"This year, Ten Best welcomes a baby picture to its select circle. Out of the large number of personal and family films submitted to the League, Linda represents the ultimate in child movies. Here, in less than ten minutes of running time, unfold some of the high lights of the first few weeks of a baby's life. Following a carefully planned scenario, Richard Fuller shows himself well acquainted with motion picture technique. Lovely settings are accentuated by superb lighting. Pastel pinks and blues, colors intimately connected with the nursery, predominate. Fine cutting, well chosen camera viewpoints, effective use of dolly shots and double exposures all attest to a sound knowledge of cinematic expression. Above all, there is a feeling of quality and good taste. At the advent of a tiny stork, ingeniously controlled by wires, Mr. Fuller begins pacing the floor and lighting one cigarette after the other. Then, the routine of Linda's early days is set forth in charming fashion." Movie Makers, Dec. 1941, 564.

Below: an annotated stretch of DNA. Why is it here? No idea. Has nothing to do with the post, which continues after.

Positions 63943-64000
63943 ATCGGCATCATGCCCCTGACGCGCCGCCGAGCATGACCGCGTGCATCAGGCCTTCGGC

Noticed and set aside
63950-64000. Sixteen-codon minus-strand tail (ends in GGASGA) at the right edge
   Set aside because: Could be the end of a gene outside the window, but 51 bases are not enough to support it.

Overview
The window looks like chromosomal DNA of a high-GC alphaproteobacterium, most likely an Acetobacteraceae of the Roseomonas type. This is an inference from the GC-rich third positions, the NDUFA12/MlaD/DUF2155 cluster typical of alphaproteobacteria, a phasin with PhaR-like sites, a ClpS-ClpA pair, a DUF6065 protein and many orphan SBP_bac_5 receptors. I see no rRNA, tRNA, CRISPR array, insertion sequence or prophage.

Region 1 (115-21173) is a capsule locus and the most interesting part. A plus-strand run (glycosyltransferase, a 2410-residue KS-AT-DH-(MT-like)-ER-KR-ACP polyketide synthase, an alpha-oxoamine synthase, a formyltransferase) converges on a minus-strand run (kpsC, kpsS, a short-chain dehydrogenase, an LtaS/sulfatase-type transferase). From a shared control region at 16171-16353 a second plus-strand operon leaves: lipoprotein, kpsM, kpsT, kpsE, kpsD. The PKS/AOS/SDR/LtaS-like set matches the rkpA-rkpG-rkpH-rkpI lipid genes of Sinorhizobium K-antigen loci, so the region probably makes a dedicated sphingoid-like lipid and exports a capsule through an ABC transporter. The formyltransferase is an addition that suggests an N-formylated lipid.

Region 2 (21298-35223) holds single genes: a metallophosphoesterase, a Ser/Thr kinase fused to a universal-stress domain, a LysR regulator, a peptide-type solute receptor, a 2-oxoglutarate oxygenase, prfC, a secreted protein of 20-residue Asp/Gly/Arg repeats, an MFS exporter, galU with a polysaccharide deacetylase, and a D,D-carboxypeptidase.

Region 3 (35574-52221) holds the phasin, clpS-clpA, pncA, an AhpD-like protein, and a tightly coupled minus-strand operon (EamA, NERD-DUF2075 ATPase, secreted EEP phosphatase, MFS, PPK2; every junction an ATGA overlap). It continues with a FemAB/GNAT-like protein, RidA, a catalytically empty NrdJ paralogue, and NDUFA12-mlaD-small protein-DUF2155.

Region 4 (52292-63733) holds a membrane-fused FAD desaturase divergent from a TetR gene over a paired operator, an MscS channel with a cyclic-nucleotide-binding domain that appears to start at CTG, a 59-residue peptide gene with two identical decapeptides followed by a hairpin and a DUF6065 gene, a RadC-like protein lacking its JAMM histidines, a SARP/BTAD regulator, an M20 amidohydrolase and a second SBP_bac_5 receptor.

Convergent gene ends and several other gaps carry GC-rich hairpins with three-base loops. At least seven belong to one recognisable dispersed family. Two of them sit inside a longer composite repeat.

"The immaculate camera work, incisive editing and attractive titling of Frank E. Gunnell have flowered into a new and superior beauty in Down Mexico Way. Here, in two full reels which seem like less, are all the standard Mexican Meccas — the capital city, the pyramids of Teotihuacan, Cuernavaca and the rest — each suavely sequenced and beautifully filmed. Added to these is a wealth of human interest, in smoothly planned records of such odd Mexican folklore as the self threaded needle cut from a maguey cactus, or the red dye concealed in the silvery cochineal wood louse. Mr. Gunnell's most superb triumphs, however, are in his moody and magnificent studies of Xochimilco and Taxco, Mexican communities which have beckoned to countless movie makers, but which only a few have answered with genuine eloquence and distinction." Movie Makers, Dec. 1941, 563-564.